Redeye VC

Josh Kopelman

Managing Director of First Round Capital.

espite being coastally challenged (currently living in Philadelphia), Josh has been an active entrepreneur and investor in the Internet industry since its commercialization. In 1992, while he was a student at the Wharton School of the University of Pennsylvania, Josh co-founded Infonautics Corporation – an Internet information company. In 1996, Infonautics went public on the NASDAQ stock exchange.

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Monthly Archives for 2010

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Thoughts on seed stage

It was nice to wake up to today to Fred Wilson's blog post - he articulately summarized several of the benefits of investing at the Seed Stage.  His three points (the optionality of being able to see more cards before you double down your bet, the ability to have an impact on the success of the venture, and avoiding being surprised by past decisions) are ones we think of often at First Round Capital.


Failing Cheaper

Failure Ask most successful entrepreneurs how they came up with the idea for their business, and you'd likely learn that what they initially set out to do is very different from the company that you're familiar with. PayPal started out as a service to beam money through Palm Pilots, while YouTube was originally a video dating site. The truth is that early stage ventures are all about experimentation and iteration. As soon as it's written, every business plan is wrong. Good entrepreneurs recognize this, and tend to build agile teams that can quickly respond to early market information in order to identify a real business model and minimize risk.

A necessary side effect of all this experimentation is that most startups will ultimately fail.  While the mythical "90% failure rate" has been disproven, I would venture to guess that for technology based startups the failure rate is still extremely high.  That's just the nature of the early stage venture world, and ideally it allows the entrepreneurs involved to apply their hard-earned lessons towards more productive ventures.  Or, as Jeremy Liew aptly put it: "Companies die, founders and employees learn from the experience and move on, and hopefully start more companies. I for one would love to see the second acts from the teams that are newly freed up."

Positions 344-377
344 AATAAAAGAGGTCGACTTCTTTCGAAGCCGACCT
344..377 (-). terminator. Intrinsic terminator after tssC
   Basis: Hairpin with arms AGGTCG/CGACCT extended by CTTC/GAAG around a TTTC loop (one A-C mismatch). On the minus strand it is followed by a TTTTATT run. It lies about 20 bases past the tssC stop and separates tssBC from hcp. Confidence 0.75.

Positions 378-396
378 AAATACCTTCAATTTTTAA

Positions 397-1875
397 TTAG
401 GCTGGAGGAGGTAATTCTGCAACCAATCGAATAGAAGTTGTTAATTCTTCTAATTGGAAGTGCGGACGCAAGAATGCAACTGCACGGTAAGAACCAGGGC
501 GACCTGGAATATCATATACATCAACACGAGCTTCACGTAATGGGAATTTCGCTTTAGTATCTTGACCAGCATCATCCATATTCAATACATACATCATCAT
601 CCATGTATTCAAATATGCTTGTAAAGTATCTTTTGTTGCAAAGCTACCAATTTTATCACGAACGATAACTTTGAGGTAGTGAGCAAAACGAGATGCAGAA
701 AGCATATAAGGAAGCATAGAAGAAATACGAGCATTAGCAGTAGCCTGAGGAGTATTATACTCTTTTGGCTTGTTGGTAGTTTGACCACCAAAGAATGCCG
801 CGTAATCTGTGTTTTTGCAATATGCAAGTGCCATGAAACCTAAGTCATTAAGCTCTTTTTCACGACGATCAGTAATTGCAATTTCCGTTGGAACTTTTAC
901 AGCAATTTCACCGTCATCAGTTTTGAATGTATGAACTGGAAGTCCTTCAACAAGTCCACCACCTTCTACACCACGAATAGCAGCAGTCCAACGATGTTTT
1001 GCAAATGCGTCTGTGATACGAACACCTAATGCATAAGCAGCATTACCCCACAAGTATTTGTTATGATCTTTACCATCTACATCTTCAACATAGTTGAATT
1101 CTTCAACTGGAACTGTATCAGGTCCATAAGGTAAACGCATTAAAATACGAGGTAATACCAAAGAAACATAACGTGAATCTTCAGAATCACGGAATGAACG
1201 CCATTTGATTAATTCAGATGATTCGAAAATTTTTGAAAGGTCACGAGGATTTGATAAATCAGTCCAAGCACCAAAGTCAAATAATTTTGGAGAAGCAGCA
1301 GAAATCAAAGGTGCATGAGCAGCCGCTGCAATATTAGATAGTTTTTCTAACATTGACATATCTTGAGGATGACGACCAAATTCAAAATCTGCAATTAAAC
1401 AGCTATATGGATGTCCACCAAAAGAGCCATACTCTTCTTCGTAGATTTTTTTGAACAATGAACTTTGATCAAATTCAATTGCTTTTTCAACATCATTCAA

Today, thanks to a well-documented shift in the online landscape (decreasing storage costs, open-source software, offshore development) it costs much less to start a software-based company than it ever did. Indeed, when I co-founded Infonautics (in 1991) we spent $5M to get our first product to market.  At Half.com (1999) we spent $2.5M to get our first product to market.  At TurnTide (2003) we spent $750K to get our first product to market.  And at Jingle Networks (2005) we spent $300K to get our first product to market.  And, in fact, of the 30+ investments First Round Capital has made over the last few years, our average initial investment size is $300K.

Recently we've been seeing a lot of attention paid to startup failures. Techcrunch has even established a “deadpool ” – reminiscent of the old Fucked Company website during the first web boom. This has led some people to speculate that the increased rate of failure is proof that the current funding model is flawed. I disagree.

Although the aggregate number of failures may seem higher (due to the increased number of companies being launched) the ratio of early stage failures to successes is probably still the same. What has changed is that you can now fail faster and cheaper than ever before. While I'd much rather invest in a company that succeeds, if a company is going to ultimately fail I'd rather it fail quickly. 

I believe that the goal of seed funding is to validate (or disprove) an entrepreneur’s hypothesis, and thereby “de-risk” the opportunity. Early stage companies should raise enough money to allow them to iterate - as long as their initial hypothesis is still valid and they are making demonstrable progress towards lowering risk. Today’s model of failure is far more capital efficient in allowing entrepreneurs and their investors to do this than the old model. Companies used to waste millions of dollars of VC money – and entrepreneurs used to waste years of their lives – working on a failed hypothesis.  Now, the cycle is much shorter.

At Infonautics back in 1991, we raised seed capital to conduct market research – we spent about $150K in surveys, focus groups and secondary research to validate our market.  Today, companies can actually launch a product for that amount, in a much shorter period of time.  What would you rather see, the results of real market feedback, or the results of market research?

The following graphs (courtesy of Benchmark's Peter Fenton via Venturebeat) illustrate what he describes as the "increasingly Darwinian environment for Internet companies":


Traditional Funding Model


In the traditional funding model a company's risk was decreased by hitting certain milestones, which brought about a corresponding jump in its valuation. Additional funding was needed at each milestone, resulting in a high overall level of financial investment by the investors, and time investment by the entrepreneurs.


New "Cheaper" Funding Model